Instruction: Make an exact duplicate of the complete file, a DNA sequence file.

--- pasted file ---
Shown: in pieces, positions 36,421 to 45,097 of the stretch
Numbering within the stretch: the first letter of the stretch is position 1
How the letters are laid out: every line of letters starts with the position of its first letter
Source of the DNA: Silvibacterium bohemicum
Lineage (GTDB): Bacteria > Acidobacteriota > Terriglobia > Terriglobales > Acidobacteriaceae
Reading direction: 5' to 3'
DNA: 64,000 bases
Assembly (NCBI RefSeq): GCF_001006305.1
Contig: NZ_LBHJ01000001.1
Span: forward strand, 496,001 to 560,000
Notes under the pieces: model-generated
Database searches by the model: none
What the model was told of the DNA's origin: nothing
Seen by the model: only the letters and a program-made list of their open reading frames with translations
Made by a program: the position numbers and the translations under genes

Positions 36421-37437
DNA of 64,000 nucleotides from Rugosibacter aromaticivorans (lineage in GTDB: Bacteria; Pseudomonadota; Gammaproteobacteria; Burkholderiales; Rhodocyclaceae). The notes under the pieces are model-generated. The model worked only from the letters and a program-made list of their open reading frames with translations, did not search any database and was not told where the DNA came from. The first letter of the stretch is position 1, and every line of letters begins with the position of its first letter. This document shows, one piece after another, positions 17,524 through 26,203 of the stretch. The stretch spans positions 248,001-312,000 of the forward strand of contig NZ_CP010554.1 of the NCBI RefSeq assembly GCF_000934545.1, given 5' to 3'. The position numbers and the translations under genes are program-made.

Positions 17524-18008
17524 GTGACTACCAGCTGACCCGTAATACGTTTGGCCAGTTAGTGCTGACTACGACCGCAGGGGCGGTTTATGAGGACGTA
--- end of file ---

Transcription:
Shown: in pieces, positions 36,421 to 45,097 of the stretch
Numbering within the stretch: the first letter of the stretch is position 1
How the letters are laid out: every line of letters starts with the position of its first letter
Source of the DNA: Silvibacterium bohemicum
Lineage (GTDB): Bacteria > Acidobacteriota > Terriglobia > Terriglobales > Acidobacteriaceae
Reading direction: 5' to 3'
DNA: 64,000 bases
Assembly (NCBI RefSeq): GCF_001006305.1
Contig: NZ_LBHJ01000001.1
Span: forward strand, 496,001 to 560,000
Notes under the pieces: model-generated
Database searches by the model: none
What the model was told of the DNA's origin: nothing
Seen by the model: only the letters and a program-made list of their open reading frames with translations
Made by a program: the position numbers and the translations under genes

Positions 36421-37437
DNA of 64,000 nucleotides from Rugosibacter aromaticivorans (lineage in GTDB: Bacteria; Pseudomonadota; Gammaproteobacteria; Burkholderiales; Rhodocyclaceae). The notes under the pieces are model-generated. The model worked only from the letters and a program-made list of their open reading frames with translations, did not search any database and was not told where the DNA came from. The first letter of the stretch is position 1, and every line of letters begins with the position of its first letter. This document shows, one piece after another, positions 17,524 through 26,203 of the stretch. The stretch spans positions 248,001-312,000 of the forward strand of contig NZ_CP010554.1 of the NCBI RefSeq assembly GCF_000934545.1, given 5' to 3'. The position numbers and the translations under genes are program-made.

Positions 17524-18008
17524 GTGACTACCAGCTGACCCGTAATACGTTTGGCCAGTTAGTGCTGACTACGACCGCAGGGGCGGTTTATGAGGACGTA